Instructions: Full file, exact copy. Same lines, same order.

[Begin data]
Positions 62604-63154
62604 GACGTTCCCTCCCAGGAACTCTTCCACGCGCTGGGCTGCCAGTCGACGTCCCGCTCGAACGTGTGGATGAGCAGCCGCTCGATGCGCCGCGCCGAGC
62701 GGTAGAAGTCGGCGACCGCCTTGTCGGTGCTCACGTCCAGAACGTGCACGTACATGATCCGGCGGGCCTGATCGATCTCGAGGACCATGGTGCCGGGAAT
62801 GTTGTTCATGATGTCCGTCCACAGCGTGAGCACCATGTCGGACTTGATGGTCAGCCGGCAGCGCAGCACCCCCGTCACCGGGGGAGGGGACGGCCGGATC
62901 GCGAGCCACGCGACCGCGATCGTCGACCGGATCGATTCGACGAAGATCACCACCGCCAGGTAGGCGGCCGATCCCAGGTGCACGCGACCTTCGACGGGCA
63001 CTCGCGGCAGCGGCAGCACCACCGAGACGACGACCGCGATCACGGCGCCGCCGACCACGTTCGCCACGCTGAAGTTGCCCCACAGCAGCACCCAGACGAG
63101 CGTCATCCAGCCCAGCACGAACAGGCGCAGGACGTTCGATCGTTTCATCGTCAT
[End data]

Positions 62604-63154
62604 GACGTTCCCTCCCAGGAACTCTTCCACGCGCTGGGCTGCCAGTCGACGTCCCGCTCGAACGTGTGGATGAGCAGCCGCTCGATGCGCCGCGCCGAGC
62701 GGTAGAAGTCGGCGACCGCCTTGTCGGTGCTCACGTCCAGAACGTGCACGTACATGATCCGGCGGGCCTGATCGATCTCGAGGACCATGGTGCCGGGAAT
62801 GTTGTTCATGATGTCCGTCCACAGCGTGAGCACCATGTCGGACTTGATGGTCAGCCGGCAGCGCAGCACCCCCGTCACCGGGGGAGGGGACGGCCGGATC
62901 GCGAGCCACGCGACCGCGATCGTCGACCGGATCGATTCGACGAAGATCACCACCGCCAGGTAGGCGGCCGATCCCAGGTGCACGCGACCTTCGACGGGCA
63001 CTCGCGGCAGCGGCAGCACCACCGAGACGACGACCGCGATCACGGCGCCGCCGACCACGTTCGCCACGCTGAAGTTGCCCCACAGCAGCACCCAGACGAG
63101 CGTCATCCAGCCCAGCACGAACAGGCGCAGGACGTTCGATCGTTTCATCGTCAT